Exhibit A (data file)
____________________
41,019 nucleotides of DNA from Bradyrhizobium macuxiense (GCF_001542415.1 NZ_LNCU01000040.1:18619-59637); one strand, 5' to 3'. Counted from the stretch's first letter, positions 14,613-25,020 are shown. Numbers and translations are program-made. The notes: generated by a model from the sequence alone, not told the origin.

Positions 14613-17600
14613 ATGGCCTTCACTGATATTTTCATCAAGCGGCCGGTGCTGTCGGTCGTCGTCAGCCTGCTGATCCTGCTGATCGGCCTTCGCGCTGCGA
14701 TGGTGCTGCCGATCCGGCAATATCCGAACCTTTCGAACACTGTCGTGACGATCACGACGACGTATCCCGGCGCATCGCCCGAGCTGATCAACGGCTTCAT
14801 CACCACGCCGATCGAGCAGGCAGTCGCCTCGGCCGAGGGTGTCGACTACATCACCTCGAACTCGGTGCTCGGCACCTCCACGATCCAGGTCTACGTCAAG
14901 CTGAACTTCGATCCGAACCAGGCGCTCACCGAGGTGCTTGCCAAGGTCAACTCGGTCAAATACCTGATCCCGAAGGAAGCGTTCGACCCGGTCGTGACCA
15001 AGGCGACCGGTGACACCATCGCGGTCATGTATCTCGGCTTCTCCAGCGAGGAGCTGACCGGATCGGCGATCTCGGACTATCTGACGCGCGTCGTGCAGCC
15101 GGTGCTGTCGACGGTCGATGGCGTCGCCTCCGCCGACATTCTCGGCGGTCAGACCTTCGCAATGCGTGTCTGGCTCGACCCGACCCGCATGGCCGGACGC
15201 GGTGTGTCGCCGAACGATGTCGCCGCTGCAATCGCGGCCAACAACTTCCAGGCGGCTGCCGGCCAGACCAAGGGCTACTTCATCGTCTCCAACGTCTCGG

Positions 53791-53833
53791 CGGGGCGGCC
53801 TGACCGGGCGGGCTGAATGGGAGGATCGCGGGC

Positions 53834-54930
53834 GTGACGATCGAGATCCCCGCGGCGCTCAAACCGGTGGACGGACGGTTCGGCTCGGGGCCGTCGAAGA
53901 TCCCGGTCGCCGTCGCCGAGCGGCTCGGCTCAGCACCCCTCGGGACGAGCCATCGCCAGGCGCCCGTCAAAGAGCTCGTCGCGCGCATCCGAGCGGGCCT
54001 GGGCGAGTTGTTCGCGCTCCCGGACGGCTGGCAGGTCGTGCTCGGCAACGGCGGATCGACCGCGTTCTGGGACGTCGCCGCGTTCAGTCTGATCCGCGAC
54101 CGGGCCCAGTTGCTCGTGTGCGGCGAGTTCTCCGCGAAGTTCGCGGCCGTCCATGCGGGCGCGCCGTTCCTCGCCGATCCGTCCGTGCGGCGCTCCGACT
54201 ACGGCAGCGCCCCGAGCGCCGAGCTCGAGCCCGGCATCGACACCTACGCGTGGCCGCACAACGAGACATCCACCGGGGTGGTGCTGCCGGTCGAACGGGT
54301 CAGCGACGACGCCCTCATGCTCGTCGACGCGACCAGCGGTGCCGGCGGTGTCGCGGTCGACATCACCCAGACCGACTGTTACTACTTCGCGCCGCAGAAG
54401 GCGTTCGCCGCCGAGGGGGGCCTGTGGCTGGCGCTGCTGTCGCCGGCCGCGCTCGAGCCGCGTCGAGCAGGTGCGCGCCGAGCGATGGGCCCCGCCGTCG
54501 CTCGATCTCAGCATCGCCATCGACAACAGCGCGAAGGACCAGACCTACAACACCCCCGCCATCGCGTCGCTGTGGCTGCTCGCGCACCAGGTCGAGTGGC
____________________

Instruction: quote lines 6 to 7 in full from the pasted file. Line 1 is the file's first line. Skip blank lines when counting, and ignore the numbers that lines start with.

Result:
14901 CTGAACTTCGATCCGAACCAGGCGCTCACCGAGGTGCTTGCCAAGGTCAACTCGGTCAAATACCTGATCCCGAAGGAAGCGTTCGACCCGGTCGTGACCA
15001 AGGCGACCGGTGACACCATCGCGGTCATGTATCTCGGCTTCTCCAGCGAGGAGCTGACCGGATCGGCGATCTCGGACTATCTGACGCGCGTCGTGCAGCC